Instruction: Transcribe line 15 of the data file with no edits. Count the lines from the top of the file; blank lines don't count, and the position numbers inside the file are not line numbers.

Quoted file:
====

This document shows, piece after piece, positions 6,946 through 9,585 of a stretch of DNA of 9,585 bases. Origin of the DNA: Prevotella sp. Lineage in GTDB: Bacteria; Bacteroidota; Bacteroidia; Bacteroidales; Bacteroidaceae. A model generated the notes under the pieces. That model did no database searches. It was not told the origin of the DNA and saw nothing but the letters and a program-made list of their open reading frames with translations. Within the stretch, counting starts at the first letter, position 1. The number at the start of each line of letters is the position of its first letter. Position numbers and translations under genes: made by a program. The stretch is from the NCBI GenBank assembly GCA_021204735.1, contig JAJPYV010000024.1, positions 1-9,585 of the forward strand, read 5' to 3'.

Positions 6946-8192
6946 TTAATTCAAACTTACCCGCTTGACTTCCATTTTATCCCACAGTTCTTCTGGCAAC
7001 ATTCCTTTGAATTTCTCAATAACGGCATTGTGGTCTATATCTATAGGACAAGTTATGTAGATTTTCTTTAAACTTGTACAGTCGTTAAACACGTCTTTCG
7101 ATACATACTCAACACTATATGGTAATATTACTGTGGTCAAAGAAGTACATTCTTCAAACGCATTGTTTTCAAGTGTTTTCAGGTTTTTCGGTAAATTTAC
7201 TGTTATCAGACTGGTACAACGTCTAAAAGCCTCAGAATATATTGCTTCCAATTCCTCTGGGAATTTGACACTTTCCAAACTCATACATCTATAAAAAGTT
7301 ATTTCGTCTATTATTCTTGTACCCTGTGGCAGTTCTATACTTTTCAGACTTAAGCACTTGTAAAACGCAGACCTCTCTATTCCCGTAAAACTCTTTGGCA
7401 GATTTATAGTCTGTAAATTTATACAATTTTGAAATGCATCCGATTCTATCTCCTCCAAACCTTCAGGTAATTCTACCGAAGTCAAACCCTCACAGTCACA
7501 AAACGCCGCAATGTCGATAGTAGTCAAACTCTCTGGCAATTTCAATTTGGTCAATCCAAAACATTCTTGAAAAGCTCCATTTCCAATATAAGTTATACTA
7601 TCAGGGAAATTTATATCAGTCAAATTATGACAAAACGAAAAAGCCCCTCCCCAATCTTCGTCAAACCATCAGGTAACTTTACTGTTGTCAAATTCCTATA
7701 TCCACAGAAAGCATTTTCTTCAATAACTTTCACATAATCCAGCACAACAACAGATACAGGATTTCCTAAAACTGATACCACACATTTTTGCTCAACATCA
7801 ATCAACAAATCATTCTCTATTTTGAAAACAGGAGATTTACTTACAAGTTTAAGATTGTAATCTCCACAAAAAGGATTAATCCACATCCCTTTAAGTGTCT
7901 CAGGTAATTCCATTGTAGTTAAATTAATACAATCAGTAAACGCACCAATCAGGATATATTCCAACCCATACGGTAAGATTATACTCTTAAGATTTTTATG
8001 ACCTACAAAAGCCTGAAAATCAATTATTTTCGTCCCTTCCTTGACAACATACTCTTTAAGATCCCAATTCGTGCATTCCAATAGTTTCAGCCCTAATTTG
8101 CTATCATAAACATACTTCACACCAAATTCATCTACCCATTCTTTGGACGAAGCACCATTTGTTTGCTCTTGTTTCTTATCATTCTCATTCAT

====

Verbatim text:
8101 CTATCATAAACATACTTCACACCAAATTCATCTACCCATTCTTTGGACGAAGCACCATTTGTTTGCTCTTGTTTCTTATCATTCTCATTCAT